4. If anyone is interested --- I have two engine driven alternators 110A & 75A charging my 3 x Elecsol 270AH batteries via a Sterling Alternator-to-Battery charger. All fitted when the boat was built 12 years ago. We are out in the boat for about 4 or 5 months throughout the year and normally cruise for about 3 or 4 hours per day moving most days with the occasional day off. The batteries usually fall to about to 90% after an overnight stop and maybe down to 80% after a day without running the engine. These values have reduced considerably in recent months and the volts drop under load as the batteries die. Most days when cruising the batteries are recharged to 100%.

    When we are not cruising the boat is left unattended in a marina with all electrics switched off.  In the summer months I leave the shore power lead unplugged to prevent any chance of galvanic corrosion but in the winter months I plug in the shore power and leave a battery charger on.  I have a Smart Gauge which I think is the main reason for my batteries lasting so long as it gives a very good indication of the state of  charge of the batteries. I always try to keep them as near to 100% charged as possible but other than that I just keep them clean, well watered with the odd bit of maintenance.  At present the engine running hours are approaching 5000hrs.   

    Sorry if I have bored you!!!!

    • Greenie 2
  5. Hi all. I am looking to replace my dying 12 year old services batteries with 3 new Varta LFD 230AH sealed lead acid batteries. The spec for these seems ok but shows the max number of cycles down to 50% state of discharge as 200 which seems a little low.  My question is ------ In our normal cruising mode the batteries never fall below 75% so does that mean that the number of cycles would increase to 400?    My reason for choosing the Varta ones is that they are a direct replacement size wise for my old Elecsols so no alterations to wiring or fittings will be required.   Many thanks.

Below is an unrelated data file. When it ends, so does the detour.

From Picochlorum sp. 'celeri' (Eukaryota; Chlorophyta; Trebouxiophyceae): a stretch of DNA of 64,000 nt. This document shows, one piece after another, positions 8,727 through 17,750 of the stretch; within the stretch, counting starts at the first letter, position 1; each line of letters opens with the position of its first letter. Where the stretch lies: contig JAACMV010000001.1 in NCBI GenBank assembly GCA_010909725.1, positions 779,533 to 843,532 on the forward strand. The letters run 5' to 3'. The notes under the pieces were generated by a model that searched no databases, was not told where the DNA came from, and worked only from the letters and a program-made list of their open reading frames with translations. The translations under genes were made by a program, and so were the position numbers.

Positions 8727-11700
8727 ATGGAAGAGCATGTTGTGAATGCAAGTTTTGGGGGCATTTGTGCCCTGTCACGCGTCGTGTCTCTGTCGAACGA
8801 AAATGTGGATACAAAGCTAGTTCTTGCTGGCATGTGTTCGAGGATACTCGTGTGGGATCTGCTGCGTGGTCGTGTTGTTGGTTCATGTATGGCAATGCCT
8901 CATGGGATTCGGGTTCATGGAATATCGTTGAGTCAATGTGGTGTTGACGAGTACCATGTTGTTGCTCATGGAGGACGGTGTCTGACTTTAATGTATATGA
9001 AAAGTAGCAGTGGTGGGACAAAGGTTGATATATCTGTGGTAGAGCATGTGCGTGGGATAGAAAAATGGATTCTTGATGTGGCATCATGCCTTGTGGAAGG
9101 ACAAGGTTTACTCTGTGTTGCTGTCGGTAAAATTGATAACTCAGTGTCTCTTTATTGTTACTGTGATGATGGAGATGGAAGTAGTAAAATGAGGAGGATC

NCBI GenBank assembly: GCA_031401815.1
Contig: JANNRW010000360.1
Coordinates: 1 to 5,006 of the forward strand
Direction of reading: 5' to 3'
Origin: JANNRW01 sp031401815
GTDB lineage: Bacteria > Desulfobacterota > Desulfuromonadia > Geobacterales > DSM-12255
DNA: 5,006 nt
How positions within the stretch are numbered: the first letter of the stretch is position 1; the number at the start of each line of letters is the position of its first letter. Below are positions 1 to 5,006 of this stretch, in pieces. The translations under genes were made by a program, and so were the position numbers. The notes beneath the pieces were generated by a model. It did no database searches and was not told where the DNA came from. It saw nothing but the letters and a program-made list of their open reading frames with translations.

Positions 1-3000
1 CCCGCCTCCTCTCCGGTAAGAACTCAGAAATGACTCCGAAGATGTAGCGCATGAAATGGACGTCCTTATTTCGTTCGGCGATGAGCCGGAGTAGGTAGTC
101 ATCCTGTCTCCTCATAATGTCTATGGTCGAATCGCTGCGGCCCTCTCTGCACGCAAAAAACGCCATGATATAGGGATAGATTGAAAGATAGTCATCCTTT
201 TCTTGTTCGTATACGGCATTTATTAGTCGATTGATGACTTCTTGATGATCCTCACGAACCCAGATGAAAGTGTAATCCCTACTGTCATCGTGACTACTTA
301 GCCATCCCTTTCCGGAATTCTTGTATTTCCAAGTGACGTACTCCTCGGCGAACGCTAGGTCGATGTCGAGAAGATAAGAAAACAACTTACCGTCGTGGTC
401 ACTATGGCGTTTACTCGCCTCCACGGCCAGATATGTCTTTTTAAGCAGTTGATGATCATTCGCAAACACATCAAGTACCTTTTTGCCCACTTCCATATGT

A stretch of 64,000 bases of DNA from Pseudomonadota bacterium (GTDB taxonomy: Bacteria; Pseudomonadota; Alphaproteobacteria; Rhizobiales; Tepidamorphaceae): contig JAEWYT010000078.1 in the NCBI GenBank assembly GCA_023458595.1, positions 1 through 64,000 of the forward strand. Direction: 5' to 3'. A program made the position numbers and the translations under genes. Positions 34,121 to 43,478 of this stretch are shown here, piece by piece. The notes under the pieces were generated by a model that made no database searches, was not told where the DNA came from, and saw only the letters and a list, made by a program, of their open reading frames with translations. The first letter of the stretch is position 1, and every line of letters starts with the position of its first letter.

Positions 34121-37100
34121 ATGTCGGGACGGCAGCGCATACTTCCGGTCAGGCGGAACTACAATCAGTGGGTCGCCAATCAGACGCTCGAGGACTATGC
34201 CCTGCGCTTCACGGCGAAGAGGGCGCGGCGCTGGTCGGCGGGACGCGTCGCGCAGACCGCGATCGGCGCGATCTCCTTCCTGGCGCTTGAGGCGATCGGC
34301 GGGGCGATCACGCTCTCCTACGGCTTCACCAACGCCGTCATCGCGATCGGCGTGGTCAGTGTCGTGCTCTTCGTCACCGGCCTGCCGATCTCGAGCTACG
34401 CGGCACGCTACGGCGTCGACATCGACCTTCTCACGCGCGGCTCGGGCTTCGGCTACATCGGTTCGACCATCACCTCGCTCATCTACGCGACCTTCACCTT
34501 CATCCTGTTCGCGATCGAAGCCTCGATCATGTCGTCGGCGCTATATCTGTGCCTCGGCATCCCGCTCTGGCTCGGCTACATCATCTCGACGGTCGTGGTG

6. I was moored in Salt House Dock that day and watched it all unfold. The video doesn't really get across the seriousness of it, There were many non swimmers and young children on board the Duck and hearing their screams for help will live with me forever. The narrow boat crews were absolute heroes and saved many lives that day.  Look at the timings on the video and see how long it is before other help arrived, a fire engine & ambulance and it was about 20 minutes before the first rescue craft arrived. If it wasn't for the narrow boats they would have been recovering bodies. 

    • Greenie 1
  7. 32 minutes ago, LiveAndLetLive said:

    The engine is an Isuzu 42. I haven't got the filter number with me right now. Fingers crossed DMR that we haven't done any damage!